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Screenshot from Fix My Life with Iyanla Vanzant

OWN

Iyanla Vanzant has many titles: author, television personality, Yoruba spiritual leader. Now we can add sanctimonious slut-shamer to this list.

In the latest episode of her show, Fix My Life, Vanzant counsels two sisters from San Antonio whose relationship is suffering because of some traumatizing childhood episodes. Here's the brief explanation from OWN:

Iyanla has traveled to San Antonio to meet two sisters in crisis, Barbara and Geneva. Barbara grew up affluently with her aunt and uncle. Geneva was raised by their mother in poverty. At 17, Barbara invited her younger sister to come live with her, but a rift formed between the sisters after Barbara learned Geneva was sleeping with Barbara's boyfriend, who fathered two of Geneva's four children. Now, Iyanla wants to get Geneva's side of the story. Watch as she shares a family secret with Iyanla and opens up about what her sister taught her about being a woman.

Right. One sister (Geneva) had two children with the other's (Barbara) boyfriend, the first of whom Geneva had when she was 16. When Vanzant presses Geneva for details, she goes on to explain how her sister's boyfriend assaulted her.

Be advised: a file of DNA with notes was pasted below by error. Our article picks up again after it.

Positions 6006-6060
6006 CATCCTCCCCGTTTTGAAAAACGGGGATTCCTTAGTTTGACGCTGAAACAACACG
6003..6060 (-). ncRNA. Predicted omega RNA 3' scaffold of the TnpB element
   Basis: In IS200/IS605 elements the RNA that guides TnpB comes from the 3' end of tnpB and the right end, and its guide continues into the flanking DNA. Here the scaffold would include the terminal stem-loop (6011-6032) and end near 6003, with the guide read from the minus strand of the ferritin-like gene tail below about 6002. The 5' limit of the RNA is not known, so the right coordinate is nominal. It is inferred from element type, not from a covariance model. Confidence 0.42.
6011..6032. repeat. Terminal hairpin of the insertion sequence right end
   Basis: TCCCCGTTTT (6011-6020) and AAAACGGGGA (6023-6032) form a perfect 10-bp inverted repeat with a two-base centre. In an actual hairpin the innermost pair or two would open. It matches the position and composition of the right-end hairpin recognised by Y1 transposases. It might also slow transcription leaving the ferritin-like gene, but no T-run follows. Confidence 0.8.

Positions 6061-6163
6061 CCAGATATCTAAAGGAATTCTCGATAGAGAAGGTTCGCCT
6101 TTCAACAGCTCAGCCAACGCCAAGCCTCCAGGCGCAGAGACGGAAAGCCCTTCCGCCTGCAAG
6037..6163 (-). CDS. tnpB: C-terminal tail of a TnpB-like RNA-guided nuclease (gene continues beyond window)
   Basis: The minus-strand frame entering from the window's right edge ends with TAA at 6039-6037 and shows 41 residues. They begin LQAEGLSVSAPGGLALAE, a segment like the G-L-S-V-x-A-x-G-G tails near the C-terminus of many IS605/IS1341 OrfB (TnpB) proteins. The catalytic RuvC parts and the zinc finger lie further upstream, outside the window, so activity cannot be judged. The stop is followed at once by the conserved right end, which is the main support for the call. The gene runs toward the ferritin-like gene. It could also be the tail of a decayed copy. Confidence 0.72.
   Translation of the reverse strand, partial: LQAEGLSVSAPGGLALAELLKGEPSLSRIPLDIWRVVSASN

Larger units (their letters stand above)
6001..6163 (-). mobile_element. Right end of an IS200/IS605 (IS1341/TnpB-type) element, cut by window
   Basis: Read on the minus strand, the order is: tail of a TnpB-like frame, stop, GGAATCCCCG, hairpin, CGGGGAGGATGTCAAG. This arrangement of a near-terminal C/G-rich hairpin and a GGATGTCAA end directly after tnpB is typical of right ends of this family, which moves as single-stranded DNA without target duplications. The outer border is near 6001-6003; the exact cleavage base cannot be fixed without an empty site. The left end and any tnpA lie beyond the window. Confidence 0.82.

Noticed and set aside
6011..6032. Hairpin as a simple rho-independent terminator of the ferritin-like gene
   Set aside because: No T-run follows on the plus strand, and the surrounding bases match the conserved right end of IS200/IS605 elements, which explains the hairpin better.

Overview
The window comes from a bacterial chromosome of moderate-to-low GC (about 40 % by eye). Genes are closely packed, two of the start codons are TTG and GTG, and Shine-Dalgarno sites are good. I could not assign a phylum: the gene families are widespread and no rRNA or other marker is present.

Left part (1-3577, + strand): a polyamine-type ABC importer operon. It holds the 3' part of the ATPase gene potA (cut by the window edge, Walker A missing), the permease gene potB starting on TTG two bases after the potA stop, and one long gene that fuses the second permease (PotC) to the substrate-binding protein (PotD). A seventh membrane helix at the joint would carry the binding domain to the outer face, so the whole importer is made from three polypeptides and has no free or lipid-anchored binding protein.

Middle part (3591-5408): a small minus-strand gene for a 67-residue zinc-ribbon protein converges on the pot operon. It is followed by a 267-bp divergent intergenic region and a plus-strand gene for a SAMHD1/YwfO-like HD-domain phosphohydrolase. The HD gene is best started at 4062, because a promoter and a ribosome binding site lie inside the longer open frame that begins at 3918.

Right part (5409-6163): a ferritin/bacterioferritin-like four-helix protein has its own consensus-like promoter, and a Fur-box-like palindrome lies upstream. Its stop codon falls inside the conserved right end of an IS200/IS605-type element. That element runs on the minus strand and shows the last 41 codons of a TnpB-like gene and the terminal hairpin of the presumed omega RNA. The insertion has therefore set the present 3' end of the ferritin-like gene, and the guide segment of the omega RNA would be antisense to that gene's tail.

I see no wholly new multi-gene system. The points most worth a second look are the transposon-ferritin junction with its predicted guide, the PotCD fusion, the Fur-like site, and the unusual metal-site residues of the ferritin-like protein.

"Did her boyfriend give you money to lay up with him?" Vanzant asked. Geneva said yes.

"You were hoeing!" Vanzant screamed. It was a loud, screechy scream. Fast-forward to 2:03 to watch the slut-shaming begin.

A Woman Reveals Her Divisive Family Secret to Iyanla

Wait, what? A grown man manipulates a 16-year-old, who cannot legally consent to sex, by buying her school clothes and giving her money, and she's "hoeing"? I don't get it.

What's worse? No one cared! There were no calls for Vanzant to apologize, no write-ups about this strange occurrence in which a woman tries to help another women "heal" on national television by calling her a whore.

What Geneva described is assault. There's no guesswork there. How the Internet let this one slide under the radar is perplexing. Vanzant did go on to sympathize with her, acknowledging that Geneva had, in fact, been raped, but we still motion to have Vanzant sanctioned for slut-shaming. Can we suspend her "new-age spiritual leader" license for 90 days?

As you love to tell us, Ms. Vanzant, "do your work, beloved," and choose better words next time.

Akoto Ofori-Atta is the editor of The Grapevine. Like her Facebook page and follow her on Twitter.

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